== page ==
The hardest sunrises are the ones I have to hike to a location for, because it means I have to allow for the hike as well. For instance, this morning, sunrise was at 5:50am in the location I planned to photograph. But, it was a mile hike from the car to the spot. In the pitch darkness. If this had been a spot that I could drive up, get out, and walk a little, I could have gotten up at 4am instead of 3am, and been set up and ready to go soon after arriving at around 5am.
Then there's sunrises like "Frozen Dream", above. This one was also just over a mile hike, and as far as sunrises go, this one, at 7:23am, wasn't so bad. But it was winter, with temperatures in the teens. Fresh snow on the ground, and a mile and a half hike up into the Rocky Mountains to Dream Lake, bundled up, in snow shoes. We allowed enough time that it was still dark when we reached the lake, and we watched the light slowly come up on the peaks above the lake. The sun was rising behind us, but we knew the show was going to be the alpenglow on those peaks. It was well worth it, but more than a few people have questioned my sanity.
Some sunrises have been especially meaningful, indelibly etched in my brain, never to leave me. One such sunrise was the one above, "Sentinel Dawn". This was taken in 2015, and was the result of some very serendipitous coincidences. I was in the Bay Area, running photography events for Lytro, a company with a photo technology that was cutting edge at the time. However, the company had decided the photo industry wasn't for them. I was losing my job and I knew it, and was scrambling to find something else.
It was this chain of events that eventually led me to move to Maine. But at the time, I hadn't yet come to that point, and was feeling rudderless and lost. One of my events had been cancelled a few days before and I suddenly found myself with a few free days. I knew Yosemite was just a few hours away, so I quickly found a hotel nearby and beelined it for Yosemite Valley. On my way there, I found out that Glacier Point Road would be opening the next morning. Perfect! I headed up Glacier Point Road and decided to hike up to Sentinel Dome to watch sunrise there. It was about a mile from the parking area, and I made it in plenty of time to catch those brilliant orange clouds as they lit up behind the pine at the summit of the dome. I spent three hours there, all alone, the sounds of Vernal, Nevada, and Yosemite Falls creating a soft background hum to accompany the birds' songs. It helped center me a bit as I began to try and plan my next steps.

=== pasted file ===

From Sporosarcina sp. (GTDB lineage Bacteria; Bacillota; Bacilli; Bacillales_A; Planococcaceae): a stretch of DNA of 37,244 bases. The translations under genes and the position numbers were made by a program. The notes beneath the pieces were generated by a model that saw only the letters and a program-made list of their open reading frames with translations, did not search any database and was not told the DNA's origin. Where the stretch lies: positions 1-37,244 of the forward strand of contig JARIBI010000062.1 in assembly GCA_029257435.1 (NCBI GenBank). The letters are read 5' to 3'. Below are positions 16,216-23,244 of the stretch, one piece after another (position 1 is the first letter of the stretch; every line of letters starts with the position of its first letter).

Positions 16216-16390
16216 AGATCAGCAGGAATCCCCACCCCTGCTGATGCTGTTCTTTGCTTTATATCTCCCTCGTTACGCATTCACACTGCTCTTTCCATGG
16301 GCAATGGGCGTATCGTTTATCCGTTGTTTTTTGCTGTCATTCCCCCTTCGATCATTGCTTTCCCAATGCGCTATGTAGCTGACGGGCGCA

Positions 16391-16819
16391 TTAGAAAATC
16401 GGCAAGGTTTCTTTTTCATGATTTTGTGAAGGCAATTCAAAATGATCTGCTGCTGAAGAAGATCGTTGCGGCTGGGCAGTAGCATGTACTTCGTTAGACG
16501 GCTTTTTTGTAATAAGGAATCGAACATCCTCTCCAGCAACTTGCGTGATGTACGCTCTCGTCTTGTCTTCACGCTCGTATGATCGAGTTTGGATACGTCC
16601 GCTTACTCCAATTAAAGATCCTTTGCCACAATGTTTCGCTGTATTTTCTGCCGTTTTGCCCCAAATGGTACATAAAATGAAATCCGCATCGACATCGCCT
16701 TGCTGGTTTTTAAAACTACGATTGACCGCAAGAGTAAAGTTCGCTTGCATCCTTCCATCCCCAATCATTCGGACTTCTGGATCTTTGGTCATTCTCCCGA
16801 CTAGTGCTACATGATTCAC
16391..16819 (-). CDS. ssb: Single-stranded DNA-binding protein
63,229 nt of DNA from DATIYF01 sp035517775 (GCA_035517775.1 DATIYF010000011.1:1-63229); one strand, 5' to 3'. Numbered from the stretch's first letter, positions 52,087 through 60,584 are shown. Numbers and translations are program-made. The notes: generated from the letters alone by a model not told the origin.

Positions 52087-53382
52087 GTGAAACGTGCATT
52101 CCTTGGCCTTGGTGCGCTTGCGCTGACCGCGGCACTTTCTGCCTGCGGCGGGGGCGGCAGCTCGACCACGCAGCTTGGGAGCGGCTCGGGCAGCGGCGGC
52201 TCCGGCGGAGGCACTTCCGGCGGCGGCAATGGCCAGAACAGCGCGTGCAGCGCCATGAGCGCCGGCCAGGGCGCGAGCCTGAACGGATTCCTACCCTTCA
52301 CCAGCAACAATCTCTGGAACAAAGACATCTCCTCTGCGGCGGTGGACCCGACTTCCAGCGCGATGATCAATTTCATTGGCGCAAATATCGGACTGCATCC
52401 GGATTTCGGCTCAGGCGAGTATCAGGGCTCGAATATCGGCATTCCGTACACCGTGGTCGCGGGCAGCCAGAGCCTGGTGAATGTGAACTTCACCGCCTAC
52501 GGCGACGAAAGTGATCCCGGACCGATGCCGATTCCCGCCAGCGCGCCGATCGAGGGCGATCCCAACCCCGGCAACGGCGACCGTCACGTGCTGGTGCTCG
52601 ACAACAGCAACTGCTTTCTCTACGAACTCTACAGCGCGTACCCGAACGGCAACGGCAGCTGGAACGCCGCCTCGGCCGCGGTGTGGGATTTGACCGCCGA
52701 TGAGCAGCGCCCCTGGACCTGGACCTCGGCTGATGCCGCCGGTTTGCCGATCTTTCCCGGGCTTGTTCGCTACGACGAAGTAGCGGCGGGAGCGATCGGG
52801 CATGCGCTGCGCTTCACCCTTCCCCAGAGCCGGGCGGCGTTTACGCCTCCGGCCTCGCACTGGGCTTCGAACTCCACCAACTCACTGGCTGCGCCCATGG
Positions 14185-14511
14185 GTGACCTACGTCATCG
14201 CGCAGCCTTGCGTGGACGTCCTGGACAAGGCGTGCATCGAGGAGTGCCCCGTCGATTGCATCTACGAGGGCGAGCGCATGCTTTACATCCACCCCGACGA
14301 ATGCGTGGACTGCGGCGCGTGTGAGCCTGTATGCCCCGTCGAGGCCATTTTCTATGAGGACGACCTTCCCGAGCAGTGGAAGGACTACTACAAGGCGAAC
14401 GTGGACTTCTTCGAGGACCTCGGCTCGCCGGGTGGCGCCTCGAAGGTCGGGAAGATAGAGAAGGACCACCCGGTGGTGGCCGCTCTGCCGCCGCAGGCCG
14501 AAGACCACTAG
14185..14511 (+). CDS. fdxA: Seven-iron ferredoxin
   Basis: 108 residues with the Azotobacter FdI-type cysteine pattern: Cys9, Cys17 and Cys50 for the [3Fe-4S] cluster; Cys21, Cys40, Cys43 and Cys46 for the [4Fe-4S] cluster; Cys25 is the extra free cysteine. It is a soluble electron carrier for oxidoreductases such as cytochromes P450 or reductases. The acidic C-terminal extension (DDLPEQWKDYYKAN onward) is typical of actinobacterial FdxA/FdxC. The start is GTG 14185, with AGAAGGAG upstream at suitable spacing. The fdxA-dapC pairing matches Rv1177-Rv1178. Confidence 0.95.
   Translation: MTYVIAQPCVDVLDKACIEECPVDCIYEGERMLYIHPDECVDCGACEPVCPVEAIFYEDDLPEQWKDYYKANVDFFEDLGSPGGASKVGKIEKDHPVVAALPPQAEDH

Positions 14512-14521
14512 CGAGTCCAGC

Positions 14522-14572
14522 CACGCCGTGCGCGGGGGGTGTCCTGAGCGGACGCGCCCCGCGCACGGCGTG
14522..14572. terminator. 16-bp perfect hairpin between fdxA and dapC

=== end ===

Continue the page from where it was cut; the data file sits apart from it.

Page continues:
Being on Maine's coast, it's much easier to find sunrise locations than it is sunset locations. There are a few sunset spots, where a peninsula takes a fortuitous turn toward the west, like at Lookout Point. But those spots are few and far between, meaning if I want that angular light, I have to get up early for it. The same is true for much of the east coast, if you want to photograph the ocean with that glorious light, it normally has to be at sunrise. Because of that, I have to say I do enjoy those west coast trips, like to the Oregon Coast, for instance, where the best light over the water is at sunset, allowing me a little sleep.
It's not easy getting out of bed so early in the morning. But I've always found it worthwhile when I do. The images in this entry are some of my favorite early morning sunrise images. Coming back with good images always makes it enjoyable.